Your Vote Matters – If You Let It

Photo Courtesy of Tribune News Service
What’s at stake: An Oklahoma teacher wears a sticker in support of Democratic Gubernatorial candidate Drew Edmondson. Over the last year, education has become a key issue for Oklahoma voters, and one that could swing the election, if voter turnout continues to be as strong as it was in the primaries. This is one of the many issues for which stronger voter turnout is essential, and without young voters, education in the state of Oklahoma will likely continue to suffer.

Payton Williams
Voices Editor

What is really important to us?

In all of the five years I’ve been attending Cameron University, there has never been a shortage of political conversations.

Everyone has an opinion, and all of those opinions are ostensibly important to the people who hold them. Some people scream their opinions at you, some people tell you calmly and emphatically about them, but everyone wants you to know about them.

But for most people, apparently, it’s just for show.

At least, according to the polls, it is.

In the 2016 elections, according to the U.S. Census Bureau, about 42 percent of people aged 18-24 cast a ballot.

It must seem strange to most readers, as it does to me, that despite being one of the most vocal demographics on political issues, early college age voters have the lowest turnout during elections.

We are the people in this country who talk most often about change, and the people who are least willing to put forth the effort to affect it.

This position, as I’m sure I shouldn’t have to tell anyone, is a bad one to be in, and one that people in my age group should be absolutely ashamed of.

How can we expect to lead this country to change and growth in the coming years when we begin our political lives so readily with apathy and passive complaint?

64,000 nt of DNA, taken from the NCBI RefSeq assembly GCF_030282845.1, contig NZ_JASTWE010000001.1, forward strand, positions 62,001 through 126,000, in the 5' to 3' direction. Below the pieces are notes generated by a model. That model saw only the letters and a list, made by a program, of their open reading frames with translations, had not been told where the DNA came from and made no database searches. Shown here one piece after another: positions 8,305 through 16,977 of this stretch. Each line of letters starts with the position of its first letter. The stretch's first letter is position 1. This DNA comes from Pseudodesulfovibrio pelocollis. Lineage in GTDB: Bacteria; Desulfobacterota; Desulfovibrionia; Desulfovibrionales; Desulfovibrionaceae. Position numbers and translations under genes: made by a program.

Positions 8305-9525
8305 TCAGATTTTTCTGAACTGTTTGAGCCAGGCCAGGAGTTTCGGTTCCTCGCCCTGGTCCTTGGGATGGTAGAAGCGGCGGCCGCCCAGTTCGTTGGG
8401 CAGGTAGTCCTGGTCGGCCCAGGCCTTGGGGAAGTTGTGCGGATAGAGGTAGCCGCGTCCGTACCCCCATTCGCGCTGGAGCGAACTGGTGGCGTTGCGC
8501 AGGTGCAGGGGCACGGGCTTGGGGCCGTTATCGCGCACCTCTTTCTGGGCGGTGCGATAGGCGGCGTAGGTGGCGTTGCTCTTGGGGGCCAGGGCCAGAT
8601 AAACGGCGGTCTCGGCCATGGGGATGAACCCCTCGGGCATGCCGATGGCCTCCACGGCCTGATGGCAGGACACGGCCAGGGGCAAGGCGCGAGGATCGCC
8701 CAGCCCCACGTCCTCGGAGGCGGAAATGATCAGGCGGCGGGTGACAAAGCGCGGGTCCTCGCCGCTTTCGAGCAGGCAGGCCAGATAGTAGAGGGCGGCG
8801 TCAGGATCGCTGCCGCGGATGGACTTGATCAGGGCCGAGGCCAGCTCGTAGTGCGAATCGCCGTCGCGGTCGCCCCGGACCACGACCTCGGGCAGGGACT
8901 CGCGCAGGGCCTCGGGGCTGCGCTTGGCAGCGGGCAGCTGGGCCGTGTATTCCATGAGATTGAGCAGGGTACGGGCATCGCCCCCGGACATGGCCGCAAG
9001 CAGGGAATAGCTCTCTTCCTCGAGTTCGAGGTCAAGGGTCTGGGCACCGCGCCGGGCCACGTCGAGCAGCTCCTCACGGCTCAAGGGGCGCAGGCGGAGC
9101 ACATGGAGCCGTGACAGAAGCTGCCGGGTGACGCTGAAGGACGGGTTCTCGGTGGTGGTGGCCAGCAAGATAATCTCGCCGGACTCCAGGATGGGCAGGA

When I talk with my friends about why they don’t vote, most of them say they’re too busy, or the process is too hard, or they’re just not interested in the process for some reason or another.

The “too busy” argument is the easiest to dispute.

As American citizens, it is impossible for anyone to interfere with our right to vote, and that includes employers and professors.

If you need to take off of something for an hour to vote on election day, you cannot be kept from doing so.

For those who say the process is too hard, they mostly tell me that they don’t understand politics, to which I would offer this counter argument: does anyone?

The religious right, by and large, doesn’t have a lot of interest in or understanding of politics in this country, but that’s never stopped them from turning out in droves to inundate us with their candidates.

If their voice is so important, why isn’t yours?

And now we arrive at my favorite reason people give for why they don’t vote: They’re not interested in the process, or they don’t think their vote matters.

I meet people in my age group who say this constantly, and I have one simple thing to say to them: If your voice doesn’t matter, then why are you constantly talking about politics?

Almost everyone I meet talks about politics. Some less than others, but just about everyone does it.

And most of these people are the very same people who don’t vote, because they think their voice will count.

So, if someone wants to use that argument as their excuse for not going out and trying to make a difference, that’s fine.

But then perhaps they should also forfeit their right to speak on the subject, because as it stands, we have far too many people who are all for change, so long as it doesn’t interfere with their lunch.

Don’t be one of those people. The election is tomorrow. Vote.


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